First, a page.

Wow Sherry! That information is worth the price of admission. My father-in-law had a quilt from one of his relatives that looked very old and had some serious wear and tear and stains. I'm sure when it was made no one gave a thought to proper storage. When I saw it it was on a wooden quilt rack. I had no clue that wasn't a good thing to do. I had the idea to reproduce it someday but it was destroyed by a fire. I don't even have a picture of it. Very unfortunate. However, I'm glad I have the info on how to keep future heirlooms looking beautiful for years. Thank you so much!
I don't know if anyone is interested, but I would like to pass along some knowledge that I have acquired over the seven years I have worked in a musuem with a large quilt/textiles collection. Many quilters may need some advice on how to store their quilts - especially antique heirlooms.
There are a couple of tried and true methods that don't take up much room and there are a couple of things you should NEVER do. So, I guess I'll start with the "dont's." NEVER, EVER store your quilts in a wooden quilt box, cedar chest or hang on a wooden rack without creating a barrier between the wood and your quilt. I learned the hard way with one of my quilts and had a textiles conservator confirm the fact for me. Wood, stained or unstained, over the years will release substances that will stain your quilt. You will have brown spots turn up even on parts of the quilt that may not be in contact with the wood.
If you are using a wooden quilt box for storage, go to your local art supply store and buy sheets of what is called "foam core." The store employees will know what you mean. Cut the sheets to fit the sides and bottom of your box, creating a lining that completely separates the wood from your fabric.
Then fold your quilts, using acid free tissue between layers and scrunching it to pad out the folds. Lastly, make a sack of unbleached muslin and slip the quilt inside, tying the end closed with cotton twill tape or twine. This allows the quilt to "breathe" but keeps dust and critters out. Stack the padded and bagged quilts in the lined quilt box. You can even top it off with another piece of foam core if you have room. Occasionally, when you have nothing else to do - ha, ha - rotate the quilts from top to bottom.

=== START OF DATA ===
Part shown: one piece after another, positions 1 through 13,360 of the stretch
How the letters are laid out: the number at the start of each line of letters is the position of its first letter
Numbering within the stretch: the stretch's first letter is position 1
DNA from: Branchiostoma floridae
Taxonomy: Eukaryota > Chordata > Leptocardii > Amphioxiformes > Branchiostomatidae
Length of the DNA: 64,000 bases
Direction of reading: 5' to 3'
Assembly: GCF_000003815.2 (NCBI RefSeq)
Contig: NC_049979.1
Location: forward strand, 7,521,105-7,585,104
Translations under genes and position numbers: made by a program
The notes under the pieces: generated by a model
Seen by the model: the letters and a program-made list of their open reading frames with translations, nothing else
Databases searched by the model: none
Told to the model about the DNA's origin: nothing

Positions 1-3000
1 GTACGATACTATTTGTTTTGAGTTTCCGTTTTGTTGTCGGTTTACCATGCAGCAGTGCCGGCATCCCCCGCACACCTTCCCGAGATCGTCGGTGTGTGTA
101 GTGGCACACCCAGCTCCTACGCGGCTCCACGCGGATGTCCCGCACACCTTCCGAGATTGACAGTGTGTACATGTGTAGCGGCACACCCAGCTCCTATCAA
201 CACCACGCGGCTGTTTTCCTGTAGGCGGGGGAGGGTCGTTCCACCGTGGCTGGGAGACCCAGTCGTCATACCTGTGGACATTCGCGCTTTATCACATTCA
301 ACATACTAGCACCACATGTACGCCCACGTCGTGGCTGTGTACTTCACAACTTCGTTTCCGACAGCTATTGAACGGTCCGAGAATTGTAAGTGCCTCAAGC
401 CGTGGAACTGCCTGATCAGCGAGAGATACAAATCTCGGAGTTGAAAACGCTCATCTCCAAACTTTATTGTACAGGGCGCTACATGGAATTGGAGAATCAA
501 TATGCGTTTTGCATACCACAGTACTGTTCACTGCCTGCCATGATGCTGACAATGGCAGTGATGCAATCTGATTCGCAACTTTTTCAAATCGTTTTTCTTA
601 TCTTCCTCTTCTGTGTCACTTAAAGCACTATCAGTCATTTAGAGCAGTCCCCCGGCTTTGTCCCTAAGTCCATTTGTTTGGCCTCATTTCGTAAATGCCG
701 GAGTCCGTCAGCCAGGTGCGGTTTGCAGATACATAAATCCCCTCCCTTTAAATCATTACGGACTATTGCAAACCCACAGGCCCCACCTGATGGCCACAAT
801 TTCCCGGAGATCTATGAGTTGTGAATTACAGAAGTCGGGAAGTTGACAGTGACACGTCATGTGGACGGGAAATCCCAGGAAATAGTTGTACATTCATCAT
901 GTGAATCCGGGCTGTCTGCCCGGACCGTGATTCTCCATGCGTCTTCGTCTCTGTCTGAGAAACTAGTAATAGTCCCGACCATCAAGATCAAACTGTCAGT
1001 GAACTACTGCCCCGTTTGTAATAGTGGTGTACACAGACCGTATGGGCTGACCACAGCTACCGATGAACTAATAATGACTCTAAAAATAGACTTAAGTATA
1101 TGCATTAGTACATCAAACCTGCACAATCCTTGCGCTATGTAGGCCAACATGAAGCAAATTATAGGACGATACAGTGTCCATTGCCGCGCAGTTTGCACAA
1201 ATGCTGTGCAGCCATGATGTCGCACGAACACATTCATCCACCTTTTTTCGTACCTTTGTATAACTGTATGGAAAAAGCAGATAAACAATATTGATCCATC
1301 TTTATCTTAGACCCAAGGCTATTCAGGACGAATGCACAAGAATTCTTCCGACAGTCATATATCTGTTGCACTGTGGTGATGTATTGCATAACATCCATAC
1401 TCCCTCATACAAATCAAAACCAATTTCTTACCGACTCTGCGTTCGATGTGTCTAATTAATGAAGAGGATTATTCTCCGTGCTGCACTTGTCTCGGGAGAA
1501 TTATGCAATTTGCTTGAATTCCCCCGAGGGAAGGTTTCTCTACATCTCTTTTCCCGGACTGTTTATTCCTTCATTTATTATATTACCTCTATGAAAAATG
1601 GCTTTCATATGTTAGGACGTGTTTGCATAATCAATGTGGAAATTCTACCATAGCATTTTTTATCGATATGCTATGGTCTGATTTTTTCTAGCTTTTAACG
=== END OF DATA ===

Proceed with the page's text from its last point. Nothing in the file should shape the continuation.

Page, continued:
If you don't have a quilt box, you can use the same method in a large plastic box. The foam core barrier is not necessary, but muslin should still be used in case the plastic off-gasses at all.
An even better method of storing your quilts, the method museums prefer, is to roll them. Go to your local carpet store and ask for some of the long cardboard tubes they are going to dispose of. When you get them home, vacuum them well. Cut the tube about 12" longer than the width of your quilt. Cover the tube completely, into the ends, with heavy duty aluminum foil. Cardboard is VERY ACIDIC and over time will damage your quilt if no barrier is created. Next, cover the foil with either a layer of muslin or acid free tissue. (DON't use tape to hold the tissue in place. The adhesive can migrate over time and stain your fabric.) Then, roll your quilt on the tube, interfacing with acid free tissue as you go. The idea is that your quilt does not touch itself as you roll it around the tube. Finally, wrap it with unbleached muslin and tie in several places along the length with cotton twill tape. The ends of the tube should stick out about 6" on each side, allowing you to tie a length of tape at each end, sort of sealing it. Then tuck the ends of the muslin inside the tube and you're done. Store it under your bed. A little dusting wouldn't hurt occasionally, as dust can be abrasive if it works into the muslin, which may be a good argument for wrapping the quilt with acid free tissue before the outer layer of muslin.
Another method that museums use is to fold and pad the quilts with acid free tissue and store in archival quality textile boxes. If you've got room to stack the boxes, they are great, but can be pricey.
If you're displaying your quilt on a wooden rod or rack, just wrap the rod with foil just the width of your quilt. It won't show and the barrier will protect your quilt from off-gassing.
I know this is a lot of information, but hopefully it will give you some ideas for how to safely preserve those wonderful quilts you spend so much time and love on.